The whale is placed across the centre of the picture plane, occupying most of the centre of the print, a factor which helps to convey its large size relative to the other elements of the print. The whale dwarfs the hunters who are pursuing it in a small boat. The artist shows the hunters rowing, with one wielding a spear, preparing to throw. His aggression is in contrast to the defencelessness and passivity of the whale, despite its enormous size.


The picture tells a tale: the pursuing hunters, a displaced boat which has tipped it’s occupants into the water. Despite it’s large size, the whale looks frightened and panic- stricken and there is a sense that it will not escape it’s pursuers.


The print demonstrates a wide range of marks across the picture plane: rhythmic curling waves beneath the whale, jagged short marks above the whale suggesting choppy water, a night sky suggested in the upper left corner of the work which has been left uncut to suggest the darkness of the sky contrasting with the much lighter sea below.
The texture of the whale has been created using long straight cuts along it’s length. The water being extruded from the whale’s blowhole uses delicate curving cuts to suggest the flowing water emerging from the blowhole.
Overall, I think the print is very successful. It is pleasing to look at visually and very effectively tells a story at the same time.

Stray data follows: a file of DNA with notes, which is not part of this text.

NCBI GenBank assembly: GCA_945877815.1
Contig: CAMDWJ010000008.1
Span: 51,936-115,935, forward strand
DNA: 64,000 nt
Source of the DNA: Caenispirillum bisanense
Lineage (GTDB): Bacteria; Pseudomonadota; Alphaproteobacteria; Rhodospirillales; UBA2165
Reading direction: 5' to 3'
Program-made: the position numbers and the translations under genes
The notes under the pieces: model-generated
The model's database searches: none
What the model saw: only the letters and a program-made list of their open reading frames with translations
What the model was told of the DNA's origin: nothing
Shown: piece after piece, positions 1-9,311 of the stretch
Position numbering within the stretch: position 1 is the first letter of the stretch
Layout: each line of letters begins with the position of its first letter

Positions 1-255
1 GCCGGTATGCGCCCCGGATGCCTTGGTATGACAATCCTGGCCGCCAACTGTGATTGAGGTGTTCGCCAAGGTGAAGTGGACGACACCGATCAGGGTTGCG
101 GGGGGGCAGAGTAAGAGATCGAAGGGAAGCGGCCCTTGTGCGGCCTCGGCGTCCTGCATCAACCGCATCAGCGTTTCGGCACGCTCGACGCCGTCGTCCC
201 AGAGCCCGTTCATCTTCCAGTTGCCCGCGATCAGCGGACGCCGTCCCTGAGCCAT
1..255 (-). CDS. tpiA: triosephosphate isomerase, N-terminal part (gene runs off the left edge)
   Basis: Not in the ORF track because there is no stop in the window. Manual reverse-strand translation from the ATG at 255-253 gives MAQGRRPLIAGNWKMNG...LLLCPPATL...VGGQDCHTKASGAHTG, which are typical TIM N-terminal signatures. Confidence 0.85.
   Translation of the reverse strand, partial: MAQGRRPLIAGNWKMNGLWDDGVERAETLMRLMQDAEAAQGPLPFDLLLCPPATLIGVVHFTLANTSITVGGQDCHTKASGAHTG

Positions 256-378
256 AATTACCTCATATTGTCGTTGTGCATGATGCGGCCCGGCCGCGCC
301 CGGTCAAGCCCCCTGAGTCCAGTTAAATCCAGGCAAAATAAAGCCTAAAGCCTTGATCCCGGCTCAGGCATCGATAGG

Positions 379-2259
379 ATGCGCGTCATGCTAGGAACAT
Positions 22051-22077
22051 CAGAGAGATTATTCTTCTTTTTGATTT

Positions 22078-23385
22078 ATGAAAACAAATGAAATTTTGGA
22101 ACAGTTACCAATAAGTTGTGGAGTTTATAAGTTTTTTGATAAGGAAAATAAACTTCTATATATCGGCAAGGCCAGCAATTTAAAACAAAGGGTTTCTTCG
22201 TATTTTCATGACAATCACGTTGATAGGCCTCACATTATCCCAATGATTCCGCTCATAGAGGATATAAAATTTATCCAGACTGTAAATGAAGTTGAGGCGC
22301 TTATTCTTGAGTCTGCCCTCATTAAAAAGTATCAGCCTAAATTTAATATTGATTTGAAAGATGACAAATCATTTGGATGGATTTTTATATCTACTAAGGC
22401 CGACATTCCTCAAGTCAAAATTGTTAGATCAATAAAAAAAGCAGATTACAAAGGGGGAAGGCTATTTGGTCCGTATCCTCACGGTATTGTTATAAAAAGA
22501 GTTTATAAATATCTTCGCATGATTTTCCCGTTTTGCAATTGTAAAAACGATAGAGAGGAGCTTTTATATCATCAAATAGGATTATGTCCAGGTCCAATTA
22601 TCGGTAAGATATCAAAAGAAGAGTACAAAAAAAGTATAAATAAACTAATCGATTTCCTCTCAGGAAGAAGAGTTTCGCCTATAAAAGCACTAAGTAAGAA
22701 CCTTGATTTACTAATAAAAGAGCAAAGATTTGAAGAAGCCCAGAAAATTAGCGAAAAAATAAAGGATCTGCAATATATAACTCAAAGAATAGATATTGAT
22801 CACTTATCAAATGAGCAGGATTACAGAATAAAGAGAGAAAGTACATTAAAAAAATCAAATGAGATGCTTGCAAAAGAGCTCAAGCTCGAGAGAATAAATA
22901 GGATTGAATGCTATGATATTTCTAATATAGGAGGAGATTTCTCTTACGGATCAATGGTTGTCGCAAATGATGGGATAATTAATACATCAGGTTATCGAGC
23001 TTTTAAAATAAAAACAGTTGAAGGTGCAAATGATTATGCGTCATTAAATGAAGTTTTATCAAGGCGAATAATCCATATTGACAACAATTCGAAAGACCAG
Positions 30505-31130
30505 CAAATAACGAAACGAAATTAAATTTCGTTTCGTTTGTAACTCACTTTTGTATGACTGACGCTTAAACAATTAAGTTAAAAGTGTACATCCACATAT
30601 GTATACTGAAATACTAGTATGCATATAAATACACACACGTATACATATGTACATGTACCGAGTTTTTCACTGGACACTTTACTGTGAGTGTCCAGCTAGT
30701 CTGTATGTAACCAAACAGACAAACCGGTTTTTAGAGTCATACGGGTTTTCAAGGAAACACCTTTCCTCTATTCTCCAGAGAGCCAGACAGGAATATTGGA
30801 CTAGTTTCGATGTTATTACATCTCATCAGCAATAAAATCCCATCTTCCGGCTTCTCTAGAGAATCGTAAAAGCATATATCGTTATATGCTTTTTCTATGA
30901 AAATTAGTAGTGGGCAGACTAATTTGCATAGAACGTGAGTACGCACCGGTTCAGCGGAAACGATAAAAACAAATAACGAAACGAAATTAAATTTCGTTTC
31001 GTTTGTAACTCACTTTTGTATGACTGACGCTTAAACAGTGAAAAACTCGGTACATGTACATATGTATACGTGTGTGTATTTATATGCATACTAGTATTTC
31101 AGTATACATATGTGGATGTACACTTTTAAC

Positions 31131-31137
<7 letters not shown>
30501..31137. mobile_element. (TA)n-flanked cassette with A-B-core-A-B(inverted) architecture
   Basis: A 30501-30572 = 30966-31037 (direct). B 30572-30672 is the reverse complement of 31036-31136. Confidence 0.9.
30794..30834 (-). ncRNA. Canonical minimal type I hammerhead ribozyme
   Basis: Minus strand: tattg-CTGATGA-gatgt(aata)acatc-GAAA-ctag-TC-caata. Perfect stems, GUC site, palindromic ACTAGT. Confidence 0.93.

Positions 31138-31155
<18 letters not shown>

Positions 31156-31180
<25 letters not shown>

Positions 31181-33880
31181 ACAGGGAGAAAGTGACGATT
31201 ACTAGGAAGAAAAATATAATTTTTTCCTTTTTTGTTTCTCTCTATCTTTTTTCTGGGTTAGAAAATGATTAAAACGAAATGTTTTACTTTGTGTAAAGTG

The next print I selected was a linocut titled Tyger Tyger.

Figure 2
Tyger, Tyger (linocut), Edward Bawden, (1903-89).
English Medium: linocut


The print has been made in landscape format. The Tiger which is the subject of the print is placed centrally, across the picture plane. He is shown stalking in deep undergrowth. The artist emphasises the camouflage of the stalking tiger amongst the grasses by mirroring the marks used on the tiger’s coat in the grasses.

Mark making

The artist has varied the direction and length of the marks on the tiger’s body to help them stand out against the background, but the sense that the tiger is well hidden is preserved. Those used on the tiger’s body are much shorter than the long vertical marks used to depict the grasses among which he moves. The artist has depicted the tiger’s head full face onto the viewer. He has used a different range of marks to describe the tiger’s head, with small round marks carved out to depict the whiskers and ears.